These can be utilized as a quick reference for a well-child check to discuss concerns with the PCP or a good resource for doctors and parents to utilize within the first couple of years of your child’s development. These developmental milestones are critical to know within the first five years of your child’s life. We utilize them internally and are working to make this a key part of our communication within the healthcare community. All kids progress differently but ensuring that their baseline for development is followed closely is key. If you look over the document and see something off with the base of your child’s development, you can take the document with you to the next well-child check and ensure their progression is being thoroughly watched and documented.

Questions to Ask Your Child’s PCP

“Is it normal to…”

These questions are common and limitless! If you are seeing behaviors at home in terms of their development that you have questions about, don’t be afraid to ask if it’s normal for them to be doing so, or if it’s something they’re not doing yet, this is a great question to ask yourself and then look to the Developmental Milestones one-pager for answers as well!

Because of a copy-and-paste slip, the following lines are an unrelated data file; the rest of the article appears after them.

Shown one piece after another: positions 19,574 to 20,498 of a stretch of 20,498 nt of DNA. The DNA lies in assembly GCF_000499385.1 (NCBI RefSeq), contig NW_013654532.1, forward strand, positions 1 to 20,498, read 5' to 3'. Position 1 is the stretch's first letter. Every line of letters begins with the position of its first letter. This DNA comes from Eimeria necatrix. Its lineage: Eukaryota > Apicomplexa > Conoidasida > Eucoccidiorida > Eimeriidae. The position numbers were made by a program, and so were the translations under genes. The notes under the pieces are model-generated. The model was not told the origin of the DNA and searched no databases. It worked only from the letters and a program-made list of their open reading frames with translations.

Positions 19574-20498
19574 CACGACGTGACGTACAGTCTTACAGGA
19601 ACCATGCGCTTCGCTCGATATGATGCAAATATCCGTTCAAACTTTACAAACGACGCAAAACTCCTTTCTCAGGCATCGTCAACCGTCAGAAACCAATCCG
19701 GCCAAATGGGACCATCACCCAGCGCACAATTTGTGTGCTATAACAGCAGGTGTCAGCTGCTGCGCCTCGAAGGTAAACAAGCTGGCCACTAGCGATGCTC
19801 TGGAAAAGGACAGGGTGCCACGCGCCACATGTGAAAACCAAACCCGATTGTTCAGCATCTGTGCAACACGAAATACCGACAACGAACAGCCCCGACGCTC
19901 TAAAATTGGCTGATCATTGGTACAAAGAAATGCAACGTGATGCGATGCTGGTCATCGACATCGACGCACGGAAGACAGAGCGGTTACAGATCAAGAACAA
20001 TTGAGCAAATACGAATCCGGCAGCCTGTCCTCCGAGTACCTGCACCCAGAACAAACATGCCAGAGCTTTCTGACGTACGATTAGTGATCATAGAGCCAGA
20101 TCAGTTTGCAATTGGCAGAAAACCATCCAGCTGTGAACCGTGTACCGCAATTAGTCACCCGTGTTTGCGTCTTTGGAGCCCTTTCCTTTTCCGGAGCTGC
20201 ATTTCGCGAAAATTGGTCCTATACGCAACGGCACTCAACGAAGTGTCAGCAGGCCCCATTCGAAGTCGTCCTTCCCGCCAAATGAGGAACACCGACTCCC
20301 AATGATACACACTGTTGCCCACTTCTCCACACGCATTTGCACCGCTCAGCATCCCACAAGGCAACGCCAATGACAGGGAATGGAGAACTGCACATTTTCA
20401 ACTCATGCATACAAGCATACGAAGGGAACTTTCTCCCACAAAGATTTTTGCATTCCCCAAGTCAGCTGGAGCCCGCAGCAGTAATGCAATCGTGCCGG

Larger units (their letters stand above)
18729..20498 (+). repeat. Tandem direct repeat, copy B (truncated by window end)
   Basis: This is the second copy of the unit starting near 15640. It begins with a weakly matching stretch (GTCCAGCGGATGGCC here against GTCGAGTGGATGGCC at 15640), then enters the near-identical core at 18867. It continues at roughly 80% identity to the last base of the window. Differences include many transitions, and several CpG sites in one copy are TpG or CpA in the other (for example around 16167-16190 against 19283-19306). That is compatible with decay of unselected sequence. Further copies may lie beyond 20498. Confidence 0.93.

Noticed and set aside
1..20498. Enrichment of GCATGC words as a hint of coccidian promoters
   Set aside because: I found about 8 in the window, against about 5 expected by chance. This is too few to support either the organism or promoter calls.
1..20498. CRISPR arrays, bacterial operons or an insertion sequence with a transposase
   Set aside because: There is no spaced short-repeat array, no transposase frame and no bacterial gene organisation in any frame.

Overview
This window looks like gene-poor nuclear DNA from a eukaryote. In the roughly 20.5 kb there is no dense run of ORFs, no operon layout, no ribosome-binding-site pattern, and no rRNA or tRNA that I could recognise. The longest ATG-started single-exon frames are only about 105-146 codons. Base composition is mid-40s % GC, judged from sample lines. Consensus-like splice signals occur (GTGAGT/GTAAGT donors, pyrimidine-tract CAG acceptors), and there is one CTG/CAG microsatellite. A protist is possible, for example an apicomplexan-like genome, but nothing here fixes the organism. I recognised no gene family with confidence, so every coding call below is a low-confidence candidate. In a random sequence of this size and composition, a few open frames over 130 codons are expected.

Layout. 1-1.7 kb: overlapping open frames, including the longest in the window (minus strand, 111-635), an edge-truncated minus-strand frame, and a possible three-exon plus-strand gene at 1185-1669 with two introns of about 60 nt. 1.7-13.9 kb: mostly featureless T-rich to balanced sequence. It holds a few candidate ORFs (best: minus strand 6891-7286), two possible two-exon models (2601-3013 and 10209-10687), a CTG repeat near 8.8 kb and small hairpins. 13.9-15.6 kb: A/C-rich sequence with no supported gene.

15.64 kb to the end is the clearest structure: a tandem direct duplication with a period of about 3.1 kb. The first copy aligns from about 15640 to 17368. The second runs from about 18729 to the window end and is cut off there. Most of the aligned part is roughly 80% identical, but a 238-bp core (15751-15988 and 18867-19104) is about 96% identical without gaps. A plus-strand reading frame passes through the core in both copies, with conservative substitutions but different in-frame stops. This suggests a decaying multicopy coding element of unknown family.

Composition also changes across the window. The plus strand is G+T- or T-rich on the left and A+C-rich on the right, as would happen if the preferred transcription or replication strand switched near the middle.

“Which milestones should my child reach next?”

If you’re tracking on the milestones page, you’ll know what you can keep an eye out for. However, the doctor might have some insight into ways in which they’ll accomplish this quicker, or ways to help the situation. Feel free to ask your child’s doctor what milestones to be looking out for, and ones that will help you identify best if your child needs a referral for a PT, OT or SLP!

“What should my child eat?”

This is a good question to help with healthy food habits early. The developmental milestones page gives the indicated months in which your child can be on formula, or other forms of nutrition as well as a guideline to when to introduce solid foods and what to watch for. A good thing to ask the doctor is recommendations for what foods, solids, etc. would be best for introducing to your little one. Or, if your child is older, look into what is the best nutritional supplement for their development!